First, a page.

Whatever. As long as it tastes like chicken
posted by Deepspace at 1:12 AM on December 13, 2004


I actually am a member of the International Chicken Genome Sequencing Consortium. I really should get business cards printed up. Some of my responsibilities involved comparing noncoding regions of the genome with mammals.

Almost everyone in the field now accepts that "junk" DNA is a misnomer and the term is not usually. We usually call the bit between genes intergenic sequence. And it is almost certainly has many more subtle aspects than the one that John Mattick wrote about.
posted by grouse at 5:04 AM on December 13, 2004


I totally love the way science and comedy are merging in this thread.

Please, grouse... um, before I get too distracted by your nickname... do you have any insider stories from the International Chicken Genome Sequencing Consortium?

For example, is it true that chickens really do have a sense of smell, after all? And that domestic chickens have more diverse genes than the red jungle fowl?
posted by naomi at 6:16 AM on December 13, 2004


For example, is it true that chickens really do have a sense of smell, after all?

Yes, chickens do have a sense of smell. According to the current best data, they have 283 olfactory receptor genes, a similar number to that of humans.

And that domestic chickens have more diverse genes than the red jungle fowl?

This question actually relates to work done by the International Chicken Polymorphism Map Consortium, not the Sequencing Consortium. And I think you mean to ask if the nucleotide diversities of the domestic breeds are higher than that of the red jungle fowl. No, they are approximately equal, but people expected the domestic breeds to be far less diverse.


I know you're making fun of us, but the chicken genome is actually very useful scientifically. Even if you don't care about the agricultural uses of the information. The reason is these regions of non-gene DNA discussed earlier. If these regions were truly junk, you would expect them to have completely changed over the last 310 million years. But there are regions that are almost completely conserved against human sequence. There must be some biological reason for this, and knowing where these conserved regions are help us understand how the products of the human genome are controlled, among other things.
posted by grouse at 6:55 AM on December 13, 2004


No, no, I am truly fascinated by all the genome mapping projects! It's just that chickens are inherently comical.

I wonder what our common ancestor looked like?
posted by naomi at 7:05 AM on December 13, 2004


I wonder what our common ancestor looked like?

Like your garden variety, floor-crawling, slithery lizard.
posted by Goedel at 7:20 AM on December 13, 2004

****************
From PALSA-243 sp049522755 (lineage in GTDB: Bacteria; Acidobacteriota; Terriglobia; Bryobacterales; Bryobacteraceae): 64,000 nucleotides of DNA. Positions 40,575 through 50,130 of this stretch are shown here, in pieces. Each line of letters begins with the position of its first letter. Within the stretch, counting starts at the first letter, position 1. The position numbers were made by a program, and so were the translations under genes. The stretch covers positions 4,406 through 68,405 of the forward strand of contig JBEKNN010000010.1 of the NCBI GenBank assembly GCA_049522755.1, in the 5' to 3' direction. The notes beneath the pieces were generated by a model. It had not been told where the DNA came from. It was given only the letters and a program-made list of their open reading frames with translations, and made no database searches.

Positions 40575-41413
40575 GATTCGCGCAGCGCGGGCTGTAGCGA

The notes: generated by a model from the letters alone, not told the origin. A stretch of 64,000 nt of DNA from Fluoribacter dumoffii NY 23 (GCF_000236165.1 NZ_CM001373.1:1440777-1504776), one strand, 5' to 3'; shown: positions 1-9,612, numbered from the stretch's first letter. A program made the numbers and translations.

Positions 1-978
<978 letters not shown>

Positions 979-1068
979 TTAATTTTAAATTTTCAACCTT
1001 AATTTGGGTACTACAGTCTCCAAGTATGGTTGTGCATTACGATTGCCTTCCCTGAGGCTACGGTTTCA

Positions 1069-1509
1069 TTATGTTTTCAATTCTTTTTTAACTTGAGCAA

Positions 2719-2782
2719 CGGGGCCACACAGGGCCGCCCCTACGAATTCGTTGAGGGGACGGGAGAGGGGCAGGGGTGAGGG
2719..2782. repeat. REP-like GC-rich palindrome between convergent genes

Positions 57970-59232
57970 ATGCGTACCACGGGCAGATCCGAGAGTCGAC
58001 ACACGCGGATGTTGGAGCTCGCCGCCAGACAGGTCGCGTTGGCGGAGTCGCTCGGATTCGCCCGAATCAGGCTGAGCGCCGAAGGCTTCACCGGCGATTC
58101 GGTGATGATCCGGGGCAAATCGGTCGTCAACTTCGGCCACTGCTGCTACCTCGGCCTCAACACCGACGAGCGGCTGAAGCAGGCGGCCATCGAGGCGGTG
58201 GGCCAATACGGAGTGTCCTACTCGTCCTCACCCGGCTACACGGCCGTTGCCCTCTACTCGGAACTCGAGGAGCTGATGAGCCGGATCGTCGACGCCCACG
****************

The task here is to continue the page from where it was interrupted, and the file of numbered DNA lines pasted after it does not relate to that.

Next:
I actually am a member of the International Chicken Genome Sequencing Consortium.

That's Awesome. I Love Metafilter!

And I, too, am truly fascinated by all the genome mapping projects. The Future Is Now!

grouse, what's your take on Animal 54/57? An urban myth, no doubt, but could one of these creatures actually be 'built?'
posted by Fuzzy Monster at 8:22 AM on December 13, 2004


naomi: Birds share a common ancestor with reptiles. The group of reptiles and birds, the sauropsids, share a common ancestor with mammals. Animals in the sauropsid+mammal taxon are referred to as amniotes. I'm not an expert on paleontology so I'll defer to Goedel's source here as to what it looked like.

Fuzzy Monster: A big growing slab of meat? I think we're a little ways off from that. Chickens without beaks or feathers? Yeah, it could happen in a few years. The research cost would be incredible though, and I doubt it would be worth it for KFC.
posted by grouse at 8:59 AM on December 13, 2004


I actually am a member of the International Chicken Genome Sequencing Consortium.

I actually am wondering if I've been successfully trolled. ICGSC? It's so wonderfully strange!
posted by five fresh fish at 10:29 AM on December 13, 2004


fff: Check my MeFi profile against the membership list at the end of the paper.
posted by grouse at 10:50 AM on December 13, 2004


Truth is always stranger than fiction!
posted by five fresh fish at 11:47 AM on December 13, 2004


The featherless chicken was done a few years ago. Next step: get rid of everything but the breasts and drumsticks.
posted by b1tr0t at 7:10 PM on December 13, 2004


You guys should read Oryx & Crake by Atwood. (There's a product that's just living chicken breast--it's all about what happens when genetic modification goes too far)
posted by amberglow at 7:28 PM on December 13, 2004


Too far is when a living, disembodied, human breast can be found at ThinkGeek.
posted by b1tr0t at 7:53 PM on December 13, 2004


Don't be silly. They won't be disembodied, they'll be attached to mouse pads.
posted by catachresoid at 4:34 AM on December 14, 2004


IANAICGSCM (I Am Not An International Chicken Genome Sequencing Consortium Member) and IANAICPMCM (I Am Not An International Chicken Polymorphism Map Consortium Member). Grouse, this is good.
posted by theora55 at 7:29 AM on December 14, 2004